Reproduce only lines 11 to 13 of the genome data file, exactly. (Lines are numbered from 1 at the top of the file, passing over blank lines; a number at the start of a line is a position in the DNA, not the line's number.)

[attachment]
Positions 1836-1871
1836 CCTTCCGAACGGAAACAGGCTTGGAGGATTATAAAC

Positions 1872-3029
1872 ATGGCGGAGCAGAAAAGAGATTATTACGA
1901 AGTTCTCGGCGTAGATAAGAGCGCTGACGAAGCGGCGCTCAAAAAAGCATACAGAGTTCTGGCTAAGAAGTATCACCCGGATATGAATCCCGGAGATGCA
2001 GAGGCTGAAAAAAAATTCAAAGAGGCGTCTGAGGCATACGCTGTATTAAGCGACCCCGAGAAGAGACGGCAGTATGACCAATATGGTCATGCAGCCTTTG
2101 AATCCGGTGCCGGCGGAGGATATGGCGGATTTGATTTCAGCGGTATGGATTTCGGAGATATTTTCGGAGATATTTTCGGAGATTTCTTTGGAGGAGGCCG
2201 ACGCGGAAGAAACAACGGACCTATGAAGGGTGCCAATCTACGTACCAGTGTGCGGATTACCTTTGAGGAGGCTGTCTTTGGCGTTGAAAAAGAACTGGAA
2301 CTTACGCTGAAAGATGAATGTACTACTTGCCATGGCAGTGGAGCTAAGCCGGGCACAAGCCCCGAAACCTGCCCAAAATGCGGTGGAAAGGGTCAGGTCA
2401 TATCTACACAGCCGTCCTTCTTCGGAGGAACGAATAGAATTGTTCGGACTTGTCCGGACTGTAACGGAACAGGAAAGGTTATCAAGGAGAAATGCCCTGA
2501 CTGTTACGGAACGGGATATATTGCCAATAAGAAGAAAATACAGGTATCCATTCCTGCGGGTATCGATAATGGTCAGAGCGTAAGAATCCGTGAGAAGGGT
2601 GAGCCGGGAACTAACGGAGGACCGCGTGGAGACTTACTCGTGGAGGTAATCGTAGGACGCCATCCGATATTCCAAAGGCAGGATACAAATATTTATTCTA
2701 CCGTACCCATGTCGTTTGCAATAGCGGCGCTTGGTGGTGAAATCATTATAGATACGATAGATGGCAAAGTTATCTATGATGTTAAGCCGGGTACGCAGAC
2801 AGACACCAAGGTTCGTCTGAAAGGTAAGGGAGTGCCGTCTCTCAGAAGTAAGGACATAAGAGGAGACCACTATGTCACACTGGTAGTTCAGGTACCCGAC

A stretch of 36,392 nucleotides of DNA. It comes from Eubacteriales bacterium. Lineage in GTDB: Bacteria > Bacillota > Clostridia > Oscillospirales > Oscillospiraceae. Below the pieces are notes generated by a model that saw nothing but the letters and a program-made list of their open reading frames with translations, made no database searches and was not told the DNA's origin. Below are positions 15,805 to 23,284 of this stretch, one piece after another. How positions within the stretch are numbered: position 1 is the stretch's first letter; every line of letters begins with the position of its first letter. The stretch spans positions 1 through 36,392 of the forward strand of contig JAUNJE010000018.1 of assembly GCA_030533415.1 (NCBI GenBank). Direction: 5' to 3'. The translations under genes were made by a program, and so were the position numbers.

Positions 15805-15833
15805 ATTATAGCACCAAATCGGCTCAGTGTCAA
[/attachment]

2501 CTGTTACGGAACGGGATATATTGCCAATAAGAAGAAAATACAGGTATCCATTCCTGCGGGTATCGATAATGGTCAGAGCGTAAGAATCCGTGAGAAGGGT
2601 GAGCCGGGAACTAACGGAGGACCGCGTGGAGACTTACTCGTGGAGGTAATCGTAGGACGCCATCCGATATTCCAAAGGCAGGATACAAATATTTATTCTA
2701 CCGTACCCATGTCGTTTGCAATAGCGGCGCTTGGTGGTGAAATCATTATAGATACGATAGATGGCAAAGTTATCTATGATGTTAAGCCGGGTACGCAGAC